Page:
A major reason for Ethier's power outage is that he's not driving pitches thrown inside and at the knees like he usually does. From '08 to '10, he golfed low-and-inside pitches for extra bases:

Ethier's in-play slugging percentage by pitch location, 2008-2010 Ethier slugged .469 against pitches thrown low and inside over that three-year stretch, besting the .343 league average for lefties by a considerable margin. But in 2011, that hot spot has disappeared:

Ethier's in-play slugging percentage by pitch location, 2011He's slugging a paltry .188 against low-and-inside offerings, without a single homer hit on a pitch thrown in that location.  

The Dodgers have a difficult decision to make with Ethier after this season. The 29-year-old is pulling down $9.25 million this year, and he's got one year of arbitration eligibility remaining before he hits free agency after 2012. Even with a tepid season so far, Ethier will easily make eight figures in 2012 should he go to arbitration.

If the Dodgers think his power will recover, then Ethier is likely worth the cash. If not, the cash-strapped club might choose to let someone else pay for a lumbering corner outfielder with mid-range pop.


C.J. Wilson Cutting Path to Big Payday

Plenty of former starters transition to the bullpen and find success firing in shorter stints. Last year,  C.J. Wilson made the much more difficult move from the 'pen to the rotation look easy, topping 200 innings pitched while helping the Rangers reach the World Series.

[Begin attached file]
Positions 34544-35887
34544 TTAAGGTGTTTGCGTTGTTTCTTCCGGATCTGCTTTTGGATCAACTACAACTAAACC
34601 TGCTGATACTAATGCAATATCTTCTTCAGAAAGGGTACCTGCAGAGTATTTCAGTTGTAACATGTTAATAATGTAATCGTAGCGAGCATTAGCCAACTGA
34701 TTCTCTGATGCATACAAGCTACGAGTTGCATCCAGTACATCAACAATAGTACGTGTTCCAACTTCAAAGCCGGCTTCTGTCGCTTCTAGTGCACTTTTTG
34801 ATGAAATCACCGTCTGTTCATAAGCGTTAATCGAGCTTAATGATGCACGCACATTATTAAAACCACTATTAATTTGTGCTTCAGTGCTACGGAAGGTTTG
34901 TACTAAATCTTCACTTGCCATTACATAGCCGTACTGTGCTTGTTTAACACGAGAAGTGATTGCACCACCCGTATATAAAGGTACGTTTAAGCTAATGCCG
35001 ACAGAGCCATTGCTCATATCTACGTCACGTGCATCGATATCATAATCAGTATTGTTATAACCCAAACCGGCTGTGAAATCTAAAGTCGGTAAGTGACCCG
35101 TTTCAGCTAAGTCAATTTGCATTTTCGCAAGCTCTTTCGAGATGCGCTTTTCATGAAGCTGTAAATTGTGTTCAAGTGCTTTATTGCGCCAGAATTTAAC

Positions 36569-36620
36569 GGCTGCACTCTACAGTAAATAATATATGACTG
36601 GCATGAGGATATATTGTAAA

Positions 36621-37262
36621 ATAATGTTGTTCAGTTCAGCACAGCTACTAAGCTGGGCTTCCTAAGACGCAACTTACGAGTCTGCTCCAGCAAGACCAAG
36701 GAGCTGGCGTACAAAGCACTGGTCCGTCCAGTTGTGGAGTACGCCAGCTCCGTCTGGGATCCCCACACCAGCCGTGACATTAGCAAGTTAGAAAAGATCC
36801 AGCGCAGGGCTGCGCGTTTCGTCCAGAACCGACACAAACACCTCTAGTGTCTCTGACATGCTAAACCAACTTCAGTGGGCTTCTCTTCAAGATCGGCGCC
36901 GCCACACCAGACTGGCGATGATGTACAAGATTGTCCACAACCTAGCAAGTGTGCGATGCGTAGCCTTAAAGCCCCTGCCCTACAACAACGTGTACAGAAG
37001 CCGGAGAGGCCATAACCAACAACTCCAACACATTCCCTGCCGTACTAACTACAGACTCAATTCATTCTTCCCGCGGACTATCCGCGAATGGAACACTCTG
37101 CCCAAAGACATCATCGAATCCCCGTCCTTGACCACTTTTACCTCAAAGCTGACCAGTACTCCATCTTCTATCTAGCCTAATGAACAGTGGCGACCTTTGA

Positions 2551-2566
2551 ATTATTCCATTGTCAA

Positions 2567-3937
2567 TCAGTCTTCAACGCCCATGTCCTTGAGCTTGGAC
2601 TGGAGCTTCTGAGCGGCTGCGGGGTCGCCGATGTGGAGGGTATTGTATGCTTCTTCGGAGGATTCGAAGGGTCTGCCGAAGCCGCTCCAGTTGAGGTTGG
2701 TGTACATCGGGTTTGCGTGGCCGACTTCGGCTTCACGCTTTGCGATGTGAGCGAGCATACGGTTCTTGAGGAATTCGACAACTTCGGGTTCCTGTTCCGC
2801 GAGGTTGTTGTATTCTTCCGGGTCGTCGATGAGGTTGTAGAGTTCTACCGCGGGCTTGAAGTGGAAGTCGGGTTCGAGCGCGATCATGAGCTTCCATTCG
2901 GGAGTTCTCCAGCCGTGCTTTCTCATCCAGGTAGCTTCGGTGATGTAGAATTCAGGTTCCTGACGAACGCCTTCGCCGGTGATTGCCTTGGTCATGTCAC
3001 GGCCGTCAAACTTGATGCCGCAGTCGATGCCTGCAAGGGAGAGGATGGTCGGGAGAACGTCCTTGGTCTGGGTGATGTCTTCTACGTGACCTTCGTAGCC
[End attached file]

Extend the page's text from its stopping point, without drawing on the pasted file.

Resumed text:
Wilson has performed even better during his free agent walk year in 2011. His strikeout rate is up, his walks are down, and he has shaved a half-run off his fielding independent ERA:

2010: 7.5 K/9, 4.1 BB/9, 3.56 Fielding Independent Pitching (FIP)

2011: 8.1 K/9, 3.03 BB/9, 3.06 FIP

The 30-year-old lefty's improvement, coupled with the paucity of other top-level starters on the market, has MLBTradeRumors' Tim Dierkes predicting that Wilson could land a $100 million contract this winter. Teams interested in adding Wilson can take heart in the fact that he has done a better job of keeping right-handed batters off base in 2011, thanks to the effectiveness of his cutter and his slider.

In 2010, Wilson allowed righties to reach base at a .333 clip that was above the .325 league average for left-handed pitchers versus righty batters. This year, Wilson is holding opposite-handed hitters to a .292 OBP (.328 league average).

As you might expect, Wilson is issuing fewer walks versus righties (under eight percent in 2011, compared to nearly 12 percent last year). But, rather than throwing many more pitches over the plate, he has cut his rate of free passes issued to righties by getting batters to chase more of his high-80s cutters and sliders out of the strike zone.

Take a look at right-handers' swing rate by pitch location against Wilson's cutters and sliders in 2010, compared to 2011:

Right-handed hitters' swing rate by pitch location vs. Wilson's cutters and sliders, 2010Right-handed hitters' swing rate by pitch location vs. Wilson's cutters and sliders, 2011Righties chased about 28 percent of Wilson's cutters/sliders last year, well below the 37 percent league average for right-handers versus lefty pitching. This season, though, Wilson is getting righties to go after 38 percent of his cutters and sliders.  

Wilson already owns same-handed hitters (.287 OBP against from 2010-2011). Should he maintain most of his gains against righties, he might just be worth a nine-figure investment.